If anyone had asked earlier this month who would be the last two candidates standing on the final ballot at the Conservative leadership convention in June, I would have said Rona Ambrose and Jean Charest. I might even have wagered a toonie on that eventuality.
John Carnell Crosbie, who died at 88 in St. John’s at the end of last week, was not a politician like the others – not like any other I have ever come across.
He was very smart, witty, opinionated, at times outrageous, sarcastic, chauvinistic, and contemptuous of those among his fellow politicians who got ahead by going with the flow. Crosbie was not a “going with the flow” sort. He was his own person, an independent thinker and unpredictable performer, fearless (or foolhardy) when it came to spurning political correctness.
There is nothing like a leadership race to stir the blood of political practitioners and start their adrenalin pumping, to ignite the latent ambition of newbies, and to cause oldsters to revive dormant dreams of leadership glory.
It’s like that in the federal Conservative party as 2020 begins.
Premier Doug Ford,
My Very Dear Premier Ford,
I fear I have neglected you terribly. When you scored your historic victory back on June 7, 2018, punting the evil Liberals into outer darkness and restoring democracy and good government to our province, I promised to provide you with regular readings from the applause meters we have installed across Ford Nation.
Here is a project for 2020.
Do something about 24 Sussex Drive, the official residence of the prime minister. Either fix it or tear it down.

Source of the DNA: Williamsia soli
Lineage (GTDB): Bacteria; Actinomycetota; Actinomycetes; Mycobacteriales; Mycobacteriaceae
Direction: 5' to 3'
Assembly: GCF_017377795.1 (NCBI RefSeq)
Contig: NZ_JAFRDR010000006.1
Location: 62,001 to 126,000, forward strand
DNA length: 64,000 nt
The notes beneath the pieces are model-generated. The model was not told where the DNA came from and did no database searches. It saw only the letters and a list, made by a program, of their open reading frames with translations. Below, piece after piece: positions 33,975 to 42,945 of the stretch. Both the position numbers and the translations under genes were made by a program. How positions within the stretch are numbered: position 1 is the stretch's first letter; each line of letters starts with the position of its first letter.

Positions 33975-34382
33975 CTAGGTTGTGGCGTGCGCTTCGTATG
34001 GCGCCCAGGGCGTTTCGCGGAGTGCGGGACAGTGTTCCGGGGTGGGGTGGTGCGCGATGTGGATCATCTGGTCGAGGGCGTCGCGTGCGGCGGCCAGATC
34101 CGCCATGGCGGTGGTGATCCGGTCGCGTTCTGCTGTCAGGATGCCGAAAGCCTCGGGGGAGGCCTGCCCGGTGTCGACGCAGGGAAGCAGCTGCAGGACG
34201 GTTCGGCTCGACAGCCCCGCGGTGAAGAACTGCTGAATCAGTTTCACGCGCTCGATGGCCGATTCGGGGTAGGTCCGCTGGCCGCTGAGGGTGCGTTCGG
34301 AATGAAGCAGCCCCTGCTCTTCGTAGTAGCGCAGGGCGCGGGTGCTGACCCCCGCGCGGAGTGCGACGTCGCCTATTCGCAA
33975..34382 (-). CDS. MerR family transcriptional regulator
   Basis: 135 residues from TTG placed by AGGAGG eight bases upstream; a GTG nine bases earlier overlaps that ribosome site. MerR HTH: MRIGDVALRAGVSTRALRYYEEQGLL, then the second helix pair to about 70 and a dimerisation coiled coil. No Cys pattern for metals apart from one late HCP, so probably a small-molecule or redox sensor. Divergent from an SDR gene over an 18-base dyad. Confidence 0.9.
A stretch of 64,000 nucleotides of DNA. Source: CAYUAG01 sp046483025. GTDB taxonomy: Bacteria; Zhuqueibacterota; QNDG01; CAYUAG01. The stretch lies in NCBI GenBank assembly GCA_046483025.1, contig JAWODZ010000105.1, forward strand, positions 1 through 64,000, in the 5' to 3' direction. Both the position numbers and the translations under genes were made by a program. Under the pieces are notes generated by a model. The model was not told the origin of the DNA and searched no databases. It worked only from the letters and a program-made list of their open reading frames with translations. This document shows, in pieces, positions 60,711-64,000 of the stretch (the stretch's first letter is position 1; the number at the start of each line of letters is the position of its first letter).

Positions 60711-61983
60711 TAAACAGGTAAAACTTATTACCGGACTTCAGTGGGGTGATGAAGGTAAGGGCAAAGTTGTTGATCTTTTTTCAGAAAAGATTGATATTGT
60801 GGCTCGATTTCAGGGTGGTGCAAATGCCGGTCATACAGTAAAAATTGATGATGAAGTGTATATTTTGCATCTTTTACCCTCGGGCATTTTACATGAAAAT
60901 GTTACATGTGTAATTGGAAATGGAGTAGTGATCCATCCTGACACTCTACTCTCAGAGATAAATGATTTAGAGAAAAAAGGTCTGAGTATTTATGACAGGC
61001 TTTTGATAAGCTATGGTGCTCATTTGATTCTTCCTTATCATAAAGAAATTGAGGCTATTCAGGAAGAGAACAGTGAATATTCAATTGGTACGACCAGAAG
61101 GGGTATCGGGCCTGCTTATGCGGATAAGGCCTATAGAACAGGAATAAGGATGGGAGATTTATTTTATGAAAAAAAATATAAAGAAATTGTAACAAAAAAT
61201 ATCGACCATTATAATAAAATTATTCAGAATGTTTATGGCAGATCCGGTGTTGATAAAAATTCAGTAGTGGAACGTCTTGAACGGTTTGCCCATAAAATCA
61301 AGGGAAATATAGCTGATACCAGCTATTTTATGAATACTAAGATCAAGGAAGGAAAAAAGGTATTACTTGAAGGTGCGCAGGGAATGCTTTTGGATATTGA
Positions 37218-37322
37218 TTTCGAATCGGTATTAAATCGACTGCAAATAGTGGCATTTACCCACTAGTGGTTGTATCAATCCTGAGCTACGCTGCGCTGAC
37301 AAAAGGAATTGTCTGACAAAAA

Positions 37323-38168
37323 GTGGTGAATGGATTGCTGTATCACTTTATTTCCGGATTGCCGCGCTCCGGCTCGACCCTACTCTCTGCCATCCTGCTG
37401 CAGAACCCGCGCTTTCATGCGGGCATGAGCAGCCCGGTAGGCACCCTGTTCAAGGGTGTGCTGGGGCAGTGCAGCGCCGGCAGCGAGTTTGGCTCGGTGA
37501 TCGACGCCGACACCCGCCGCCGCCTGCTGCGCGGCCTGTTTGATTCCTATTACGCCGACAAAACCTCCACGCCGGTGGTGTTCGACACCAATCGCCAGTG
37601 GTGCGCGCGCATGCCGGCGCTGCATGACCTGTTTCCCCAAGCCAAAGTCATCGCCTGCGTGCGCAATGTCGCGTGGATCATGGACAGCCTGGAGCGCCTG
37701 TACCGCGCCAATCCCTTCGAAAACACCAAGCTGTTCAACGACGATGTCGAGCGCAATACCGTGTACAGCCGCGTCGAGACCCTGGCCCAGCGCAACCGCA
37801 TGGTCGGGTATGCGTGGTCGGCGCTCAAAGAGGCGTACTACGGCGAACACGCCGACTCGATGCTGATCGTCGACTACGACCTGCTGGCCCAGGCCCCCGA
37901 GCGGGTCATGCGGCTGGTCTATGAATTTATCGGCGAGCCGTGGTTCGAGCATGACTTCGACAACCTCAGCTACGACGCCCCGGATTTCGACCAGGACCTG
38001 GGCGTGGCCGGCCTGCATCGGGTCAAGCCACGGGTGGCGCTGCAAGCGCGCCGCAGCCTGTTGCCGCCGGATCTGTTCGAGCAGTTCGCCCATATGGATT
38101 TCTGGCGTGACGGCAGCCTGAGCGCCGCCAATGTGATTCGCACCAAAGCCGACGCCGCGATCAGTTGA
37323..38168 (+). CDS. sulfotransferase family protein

The 34-room mansion, built between 1866 and 1868, is a disaster, deemed by inspectors to be in “critical” condition. Although it may not be in peril of falling down tomorrow, it is deemed no longer fit for habitation.
If politics were a rational enterprise, an opposition leader whose party won the popular vote and increased its seats in the Commons by 20 per cent, while reducing the governing party to a minority, would be hailed, if not as a hero, at least as a significant achiever.
But politics, like the stock market, is not a rational endeavour. Achievement is not judged by results alone. It is also measured against expectations.
Justin Trudeau faced a choice as his new minority Liberal government prepared to meet Parliament.
He could seize the opportunity to act boldly on various fronts – from climate change to health care and from effective gun control to aggressive, long-overdue reforms to improve the lives and opportunities of Indigenous Canadians.
Or he could play it safe – reassuring his left-centre base that he had not forgotten the party’s election platform, while hinting at just enough change to keep the opposition parties from the Liberals’ throat.
They say history doesn’t repeat itself, but it makes a pretty good stab at it when it comes to the federal Conservative party and its leadership.
In 1966, 13 years before Andrew Scheer was born, John Diefenbaker was humiliated and dumped from the leadership by a party that had been persuaded he could not lead it back to power – a fate that Scheer is struggling to avoid today.
Cabinet shuffles mean change. That’s what they are all about: new players appear; some old ones play musical chairs, while other faithful retainers are swept into the dustbin of political history.
Let’s hope the new 43rd Parliament will not deteriorate into the ugly partisanship that marred the final months of the previous Parliament and that dominated the October election campaign.
Let’s hope that the election outcome has had a sobering effect. Let’s hope there will be more cooperation and less obstruction. Finally, let’s hope the new minority government, surely knowing its survival depends on it, will be more flexible than its majority predecessor and more disposed to move quickly on current issues and overdue reforms.